The Merchant’s Tale
Written by Chaucer, the Canterbury Tales has many tales in itself. In this book, pilgrims are to tell their story while on their journey. Of all the tales, the pilgrim who tells the most creative and inventive, of course should be rewarded, and is. One of the many tales told is from a very rich man, the Merchant. He tells a very unique and original tale.
The Merchant tells a tale of a prosperous knight from Lombardy who had not yet taken a wife. Nevertheless, when this knight, January, has turned sixty, whether out of devotion or feebleness, he finally decides to be married. In his search for fresh faces, he is now convinced that the married life was a paradise on earth. Yet, his brother, Justinus, is told that men should not wed, and fears what will come of January?s marriage. To this, the knight responds with Biblical stories that state: a man without a wife is bent on ruin. These stories summon the creation of Eve for Adam as proof that a wife is man’s support, as well as examples of humble and devoted wives. January wishes to have a young wife, no older than twenty. He believes that a young wife would be more willing; Justinus warns him that it takes great courage for such an aged man to take a young wife. He also warns him of the misery that can come from taking a wife.
Despite the common opinion that Justinus has a wonderful wife, he knows what faults she has. They argue about marriage concerning January, stating that it shall last no longer than 3 years. January finally decides to take a young and pretty wife, foolishly believing that nobody would object. He speaks to Justinus and his friends about his choice, praising his intended wife. January, however, worries that a man who finds perfect happiness on earth, as he would with his wife, would never find a similar happiness in heaven. Justinus counters by saying that it is more likely that married men will get to heaven than single men, stating that marriage might be January’s purgatory.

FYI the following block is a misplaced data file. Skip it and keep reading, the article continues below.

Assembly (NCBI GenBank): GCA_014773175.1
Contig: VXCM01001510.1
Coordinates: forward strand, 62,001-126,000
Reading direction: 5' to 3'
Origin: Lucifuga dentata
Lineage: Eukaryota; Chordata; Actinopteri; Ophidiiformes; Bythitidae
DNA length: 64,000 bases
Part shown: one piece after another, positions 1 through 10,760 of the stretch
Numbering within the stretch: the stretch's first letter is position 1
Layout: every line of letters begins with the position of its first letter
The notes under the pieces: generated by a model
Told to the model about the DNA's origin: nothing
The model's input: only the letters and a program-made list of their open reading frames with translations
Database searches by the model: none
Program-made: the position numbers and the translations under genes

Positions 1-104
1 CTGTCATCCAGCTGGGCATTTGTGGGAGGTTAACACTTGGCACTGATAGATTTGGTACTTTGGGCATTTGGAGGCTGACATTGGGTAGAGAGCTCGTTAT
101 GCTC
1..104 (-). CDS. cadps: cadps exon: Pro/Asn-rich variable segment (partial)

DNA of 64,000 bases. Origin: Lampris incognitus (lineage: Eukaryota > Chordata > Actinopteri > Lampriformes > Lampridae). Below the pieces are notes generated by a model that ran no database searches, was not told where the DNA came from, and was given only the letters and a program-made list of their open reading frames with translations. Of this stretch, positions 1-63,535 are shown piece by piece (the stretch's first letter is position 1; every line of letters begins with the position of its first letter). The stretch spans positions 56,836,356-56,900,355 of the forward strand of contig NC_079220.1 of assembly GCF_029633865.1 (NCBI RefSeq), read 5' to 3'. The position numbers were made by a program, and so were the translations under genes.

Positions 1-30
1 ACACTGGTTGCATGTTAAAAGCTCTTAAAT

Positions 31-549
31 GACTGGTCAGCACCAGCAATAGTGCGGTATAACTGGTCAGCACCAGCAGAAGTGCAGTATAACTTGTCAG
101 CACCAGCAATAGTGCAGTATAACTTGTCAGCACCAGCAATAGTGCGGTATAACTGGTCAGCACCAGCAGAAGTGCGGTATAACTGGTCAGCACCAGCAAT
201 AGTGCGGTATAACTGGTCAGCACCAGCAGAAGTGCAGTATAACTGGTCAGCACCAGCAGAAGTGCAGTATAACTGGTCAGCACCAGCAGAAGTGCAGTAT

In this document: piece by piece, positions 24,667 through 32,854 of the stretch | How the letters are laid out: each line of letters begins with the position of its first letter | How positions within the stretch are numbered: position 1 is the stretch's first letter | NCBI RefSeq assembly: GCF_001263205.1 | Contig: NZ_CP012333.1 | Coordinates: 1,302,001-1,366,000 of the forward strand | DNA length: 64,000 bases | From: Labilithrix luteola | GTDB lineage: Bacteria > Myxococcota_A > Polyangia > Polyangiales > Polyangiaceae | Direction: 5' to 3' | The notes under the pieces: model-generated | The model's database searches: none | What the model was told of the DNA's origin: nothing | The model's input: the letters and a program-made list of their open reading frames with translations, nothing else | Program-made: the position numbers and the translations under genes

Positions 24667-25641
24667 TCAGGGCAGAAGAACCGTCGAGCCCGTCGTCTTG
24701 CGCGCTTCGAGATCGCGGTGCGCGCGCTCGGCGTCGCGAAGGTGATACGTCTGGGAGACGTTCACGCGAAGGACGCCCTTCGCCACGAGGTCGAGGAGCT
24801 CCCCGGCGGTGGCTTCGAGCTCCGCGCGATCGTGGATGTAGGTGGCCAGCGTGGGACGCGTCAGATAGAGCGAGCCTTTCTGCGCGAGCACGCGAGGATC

January thus marries his intended, May, in a joyous ceremony. On their wedding night, January forces himself on May, believing himself to be justified because they are now married. However, Damian, January’s squire, is utterly infatuated with May. He writes a love letter to May that he has pinned in a silk purse next to his heart. One day Damian was not tending to January, and to cover for him, the other squires tell January that Damian is sick. May and January go to visit Damian, and during this visit Damian slips May the purse with his love letter. She reads it and then tears it up to destroy the evidence. May takes pity on Damian and gives him a letter in return. Damian feels better the next day, and grooms himself to look presentable for May.
January’s house has a garden so incredibly magnificent that only he is allowed to touch the key to it. This he shares with his wife, May, of whom eventually, January becomes very possessive. This sparks Damian to have great grief. May makes a double of the key to the garden in a wax form which she gives to Damian so that he could meet her in the garden to have sex and also to try to help calm his frustrations.
January comes to the garden looking for May, when Damian has entered and hides. It so happens that at this time Pluto, the king of fairies, and Queen Proserpina are walking in this garden, discussing the injustices between women and men. Through this event, Damian remains in the pear tree, waiting for them to leave. Unsuspectingly, May claims that she was hungry and wants a pear in the same tree Damian has been hiding in. Since January is blind and can not climb the tree, he hoists her so that she can climb to where Damian is hiding. While in the tree, she and Damian have sex. At this point Pluto comes upon the three, witnesses this injustice, and thus, restores January’s sight. Trying to deny what has happened, May tells him that he must still be blind because if he truly had sight he would never have seen her having sex with Damian. She also says that she does it for him because now he can see again. Foolishly, January believed this.
As considered to be slick and sly, the Merchant would be the best pilgrim to tell this type of story. Although the merchant is said to be rich because of his trade, this tasteless tale seems somewhat ironic coming from such a character. In the ?Miller?s Tale?, vulgarity and a classless demeanor are expressed as in this tale. One event to support my opinion in the ?Miller?s Tale? was when Absolom professes his love to the woman of his dreams, and in return asks for a kiss, she places her rear out the window instead of her head. In place of a kiss, to show how much she does not want Absolom?s love, she passes gas in his face. Although quite comical, I believe that both characters fit the tales that they tell.